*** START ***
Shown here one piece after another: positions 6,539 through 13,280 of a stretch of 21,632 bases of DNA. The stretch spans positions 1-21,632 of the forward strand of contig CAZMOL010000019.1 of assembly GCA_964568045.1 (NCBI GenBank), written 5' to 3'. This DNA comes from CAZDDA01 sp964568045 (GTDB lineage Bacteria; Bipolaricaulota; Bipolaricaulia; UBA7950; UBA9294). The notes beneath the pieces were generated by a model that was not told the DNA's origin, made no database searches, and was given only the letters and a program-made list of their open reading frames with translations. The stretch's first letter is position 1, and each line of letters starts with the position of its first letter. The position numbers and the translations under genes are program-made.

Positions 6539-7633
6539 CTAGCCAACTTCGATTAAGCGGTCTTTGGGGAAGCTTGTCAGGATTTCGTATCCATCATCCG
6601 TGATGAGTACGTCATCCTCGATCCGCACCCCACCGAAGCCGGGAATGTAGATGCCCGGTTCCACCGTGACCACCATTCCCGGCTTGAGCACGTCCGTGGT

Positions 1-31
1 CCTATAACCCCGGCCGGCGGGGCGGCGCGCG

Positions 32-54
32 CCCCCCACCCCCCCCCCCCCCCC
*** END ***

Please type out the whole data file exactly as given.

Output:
Shown here one piece after another: positions 6,539 through 13,280 of a stretch of 21,632 bases of DNA. The stretch spans positions 1-21,632 of the forward strand of contig CAZMOL010000019.1 of assembly GCA_964568045.1 (NCBI GenBank), written 5' to 3'. This DNA comes from CAZDDA01 sp964568045 (GTDB lineage Bacteria; Bipolaricaulota; Bipolaricaulia; UBA7950; UBA9294). The notes beneath the pieces were generated by a model that was not told the DNA's origin, made no database searches, and was given only the letters and a program-made list of their open reading frames with translations. The stretch's first letter is position 1, and each line of letters starts with the position of its first letter. The position numbers and the translations under genes are program-made.

Positions 6539-7633
6539 CTAGCCAACTTCGATTAAGCGGTCTTTGGGGAAGCTTGTCAGGATTTCGTATCCATCATCCG
6601 TGATGAGTACGTCATCCTCGATCCGCACCCCACCGAAGCCGGGAATGTAGATGCCCGGTTCCACCGTGACCACCATTCCCGGCTTGAGCACGTCCGTGGT

Positions 1-31
1 CCTATAACCCCGGCCGGCGGGGCGGCGCGCG

Positions 32-54
32 CCCCCCACCCCCCCCCCCCCCCC